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Tree Selection

Buying High-Quality Trees

a hand planting a seed and several stages of growth follows.

When you undertake tree selection for planting, you need to buy a high-quality tree, and plant it correctly. If you do, you and your tree will benefit greatly, in many ways, for many years.

When you buy a low-quality tree during the tree selection process, you and your tree will have many costly problems, even if you take great care in planting. But what determines the quality of a tree?

A low-quality tree has:

> Crushed/circling roots in a small root ball or container

> A trunk with mechanical wounds or incorrect pruning

> A weak form: multiple stems squeeze against each other, or branches squeeze against the trunk
A high-quality tree has:

> Enough sound roots to support healthy growth and future establishment

> A trunk free of mechanical wounds and incorrect pruning

> A strong form with well-spaced, firmly attached branches

Potential Problems during Tree Selection

When selecting and buying a tree, we have to inspect carefully, to make sure it doesn’t have problems with roots, injuries, or form. Remember the acronym RIF.

Any of the following problems, alone or in combination with the others, will greatly reduce the tree’s chances for a long, attractive, healthy, and productive life.

Root Problems

Roots on trees for sale are available with three types:

1. Bare-root: no soil, usually on small trees

2. Root-balled: roots in soil held in place by either
> Fabric, or
> Wire basket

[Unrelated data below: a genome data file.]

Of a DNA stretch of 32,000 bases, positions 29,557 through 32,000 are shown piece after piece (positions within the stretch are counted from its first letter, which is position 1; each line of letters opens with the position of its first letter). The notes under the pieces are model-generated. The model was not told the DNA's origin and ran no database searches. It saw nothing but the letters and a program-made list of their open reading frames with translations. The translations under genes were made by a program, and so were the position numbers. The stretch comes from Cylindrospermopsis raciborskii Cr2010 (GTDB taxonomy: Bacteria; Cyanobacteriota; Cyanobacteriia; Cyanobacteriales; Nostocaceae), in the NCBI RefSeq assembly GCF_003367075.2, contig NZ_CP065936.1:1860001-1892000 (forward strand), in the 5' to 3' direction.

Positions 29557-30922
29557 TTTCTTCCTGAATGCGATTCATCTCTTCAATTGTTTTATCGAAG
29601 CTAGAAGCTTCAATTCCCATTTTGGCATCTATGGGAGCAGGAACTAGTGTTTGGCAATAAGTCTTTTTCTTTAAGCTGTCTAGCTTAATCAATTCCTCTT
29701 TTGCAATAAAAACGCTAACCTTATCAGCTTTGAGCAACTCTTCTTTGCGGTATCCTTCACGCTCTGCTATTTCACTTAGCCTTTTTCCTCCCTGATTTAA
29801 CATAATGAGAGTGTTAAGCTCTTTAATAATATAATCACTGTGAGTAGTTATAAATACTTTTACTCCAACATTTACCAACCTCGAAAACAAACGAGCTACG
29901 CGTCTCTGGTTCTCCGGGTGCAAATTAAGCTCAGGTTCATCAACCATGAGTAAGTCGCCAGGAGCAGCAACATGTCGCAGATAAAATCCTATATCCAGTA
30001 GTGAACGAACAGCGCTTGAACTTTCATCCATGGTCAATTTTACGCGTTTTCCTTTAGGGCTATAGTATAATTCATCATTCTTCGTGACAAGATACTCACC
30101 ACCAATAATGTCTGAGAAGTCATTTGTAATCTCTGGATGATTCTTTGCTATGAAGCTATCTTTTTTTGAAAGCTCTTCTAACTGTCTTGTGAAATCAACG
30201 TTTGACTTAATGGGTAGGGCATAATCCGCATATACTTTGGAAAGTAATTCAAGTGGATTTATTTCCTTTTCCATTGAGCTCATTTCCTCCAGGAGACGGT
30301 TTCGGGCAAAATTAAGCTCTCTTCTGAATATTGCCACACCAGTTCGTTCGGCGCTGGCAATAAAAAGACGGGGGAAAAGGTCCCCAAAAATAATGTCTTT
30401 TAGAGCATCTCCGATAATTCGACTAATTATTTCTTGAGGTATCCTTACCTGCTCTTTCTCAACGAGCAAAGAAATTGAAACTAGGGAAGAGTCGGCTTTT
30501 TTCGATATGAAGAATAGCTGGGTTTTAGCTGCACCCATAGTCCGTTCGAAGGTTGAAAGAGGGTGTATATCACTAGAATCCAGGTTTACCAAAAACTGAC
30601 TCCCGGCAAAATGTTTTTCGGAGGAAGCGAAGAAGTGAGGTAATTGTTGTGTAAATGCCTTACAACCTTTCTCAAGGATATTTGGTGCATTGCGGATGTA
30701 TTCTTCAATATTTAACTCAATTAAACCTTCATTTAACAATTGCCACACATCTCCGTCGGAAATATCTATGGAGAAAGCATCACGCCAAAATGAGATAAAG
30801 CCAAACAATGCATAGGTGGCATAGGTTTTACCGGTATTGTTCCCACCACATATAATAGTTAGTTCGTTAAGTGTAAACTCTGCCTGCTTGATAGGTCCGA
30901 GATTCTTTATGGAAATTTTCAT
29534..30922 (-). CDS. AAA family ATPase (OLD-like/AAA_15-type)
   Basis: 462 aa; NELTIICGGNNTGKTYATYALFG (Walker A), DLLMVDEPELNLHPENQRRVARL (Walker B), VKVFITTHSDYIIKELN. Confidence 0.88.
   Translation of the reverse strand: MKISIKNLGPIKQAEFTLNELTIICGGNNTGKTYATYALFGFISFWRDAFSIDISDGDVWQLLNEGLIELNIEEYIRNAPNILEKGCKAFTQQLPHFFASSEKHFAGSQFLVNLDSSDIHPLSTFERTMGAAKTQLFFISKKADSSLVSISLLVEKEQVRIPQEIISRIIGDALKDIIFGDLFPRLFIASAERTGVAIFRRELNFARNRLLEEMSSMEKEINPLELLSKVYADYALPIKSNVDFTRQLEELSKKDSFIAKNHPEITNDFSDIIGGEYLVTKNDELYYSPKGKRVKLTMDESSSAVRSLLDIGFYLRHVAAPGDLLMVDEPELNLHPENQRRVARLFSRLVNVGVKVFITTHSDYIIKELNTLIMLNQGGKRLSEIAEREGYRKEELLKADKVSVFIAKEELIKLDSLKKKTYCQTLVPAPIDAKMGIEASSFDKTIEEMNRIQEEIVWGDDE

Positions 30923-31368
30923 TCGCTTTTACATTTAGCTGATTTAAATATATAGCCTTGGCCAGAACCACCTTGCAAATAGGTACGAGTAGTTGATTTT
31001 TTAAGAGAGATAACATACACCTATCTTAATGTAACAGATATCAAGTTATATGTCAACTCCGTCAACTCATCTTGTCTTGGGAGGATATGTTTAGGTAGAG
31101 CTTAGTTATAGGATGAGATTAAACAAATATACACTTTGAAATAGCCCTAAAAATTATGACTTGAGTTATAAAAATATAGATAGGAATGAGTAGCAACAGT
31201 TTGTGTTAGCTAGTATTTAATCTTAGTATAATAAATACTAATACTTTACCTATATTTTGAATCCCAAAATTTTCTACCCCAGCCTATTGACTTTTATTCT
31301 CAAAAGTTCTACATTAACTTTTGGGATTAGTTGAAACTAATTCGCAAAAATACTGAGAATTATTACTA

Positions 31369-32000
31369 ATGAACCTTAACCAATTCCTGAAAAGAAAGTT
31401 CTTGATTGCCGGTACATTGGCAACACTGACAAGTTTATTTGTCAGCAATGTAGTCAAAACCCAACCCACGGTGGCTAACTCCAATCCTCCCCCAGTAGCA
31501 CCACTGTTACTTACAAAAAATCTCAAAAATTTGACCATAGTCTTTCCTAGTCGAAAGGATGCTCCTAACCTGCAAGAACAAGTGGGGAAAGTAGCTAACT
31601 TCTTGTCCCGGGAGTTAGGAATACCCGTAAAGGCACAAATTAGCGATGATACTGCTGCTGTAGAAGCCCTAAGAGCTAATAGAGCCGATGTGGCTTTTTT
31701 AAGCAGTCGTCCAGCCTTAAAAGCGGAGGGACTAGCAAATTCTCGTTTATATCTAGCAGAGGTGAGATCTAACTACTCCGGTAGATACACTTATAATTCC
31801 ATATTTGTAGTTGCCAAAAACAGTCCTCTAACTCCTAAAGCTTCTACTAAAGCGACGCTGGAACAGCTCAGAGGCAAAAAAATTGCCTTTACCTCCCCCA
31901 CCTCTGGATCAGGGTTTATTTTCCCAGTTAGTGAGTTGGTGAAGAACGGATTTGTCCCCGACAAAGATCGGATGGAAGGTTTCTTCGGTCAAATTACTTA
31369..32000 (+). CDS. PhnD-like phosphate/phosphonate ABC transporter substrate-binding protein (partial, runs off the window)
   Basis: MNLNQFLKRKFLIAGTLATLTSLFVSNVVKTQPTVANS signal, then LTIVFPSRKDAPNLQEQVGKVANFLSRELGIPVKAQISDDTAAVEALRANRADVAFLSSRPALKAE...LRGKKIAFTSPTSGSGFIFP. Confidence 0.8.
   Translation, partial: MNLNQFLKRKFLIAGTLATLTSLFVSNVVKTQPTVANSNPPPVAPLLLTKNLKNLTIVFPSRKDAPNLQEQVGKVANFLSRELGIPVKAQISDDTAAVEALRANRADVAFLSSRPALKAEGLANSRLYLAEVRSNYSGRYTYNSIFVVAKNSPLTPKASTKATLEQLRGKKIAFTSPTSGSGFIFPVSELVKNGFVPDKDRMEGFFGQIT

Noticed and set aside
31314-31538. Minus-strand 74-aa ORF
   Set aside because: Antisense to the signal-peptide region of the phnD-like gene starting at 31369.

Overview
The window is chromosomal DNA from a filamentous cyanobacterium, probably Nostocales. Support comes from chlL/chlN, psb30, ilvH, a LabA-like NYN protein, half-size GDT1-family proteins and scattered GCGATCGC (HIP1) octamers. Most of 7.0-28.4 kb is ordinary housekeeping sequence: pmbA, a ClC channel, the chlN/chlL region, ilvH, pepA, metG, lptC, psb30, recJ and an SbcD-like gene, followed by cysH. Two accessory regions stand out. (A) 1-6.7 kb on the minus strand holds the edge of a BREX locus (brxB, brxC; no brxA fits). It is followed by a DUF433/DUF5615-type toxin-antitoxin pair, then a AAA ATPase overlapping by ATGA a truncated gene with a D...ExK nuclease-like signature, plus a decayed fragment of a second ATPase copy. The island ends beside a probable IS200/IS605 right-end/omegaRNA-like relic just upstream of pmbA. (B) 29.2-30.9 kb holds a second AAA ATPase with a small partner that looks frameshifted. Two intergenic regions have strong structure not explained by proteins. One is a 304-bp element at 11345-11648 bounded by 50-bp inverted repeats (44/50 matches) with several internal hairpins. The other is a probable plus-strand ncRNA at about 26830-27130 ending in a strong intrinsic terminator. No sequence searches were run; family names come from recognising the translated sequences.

3. Container-grown: roots and soil in a container

Birmingham TreePeople's Free Training - plant your roots with us - b/w tree outline with spreading roots.
1. Bare-Root

Bare roots shouldn’t be crushed or torn. The ends of the roots should be clean cut. If some roots are crushed, re-cut them to remove the injured portions of the root.

Use sharp tools and make straight cuts. Do not paint the ends. Make the cuts immediately before planting and watering to ensure the tree remains healthy.

Picture showing where to cut a root if damaged. 

Take care of your roots!

2. Root-Ball

The diameter of the root ball should be at least 10 to 12 times the diameter of the trunk, as measured 15cm above the trunk flare.

Root ball diagram for proper planting


After placing the root ball in the planting site, cut the ties and carefully pull away the fabric. Examine any roots that protrude from the soil. If many roots are obviously crushed or torn, the tree may have severe growth problems, and it should be rejected. If only a few roots are injured, cut away only the injured portions. Use a sharp tool. Take care not to break the soil ball.


Place the basket into the planting site. Cut away at least the top two wires without disturbing the root ball. Inspect exposed roots for injuries. If many roots are injured, the tree may have serious growth problems, and the tree should be rejected. If the trunk flare has been buried, gently expose it before planting the tree, taking care not to damage the bark.

3. Container-grown

Containerised roots should not twist or circle in the container. Remove the root ball from the container. Inspect the exposed larger roots carefully to see whether they are twisting or turning in circles. Circling roots often girdle and kill other roots. If only a few roots are circling, cut them away with a sharp tool. The tree should be rejected in extreme cases of girdling.

Drawing of two container-grown stock, one good, one bad, illustrating quality in tree selection.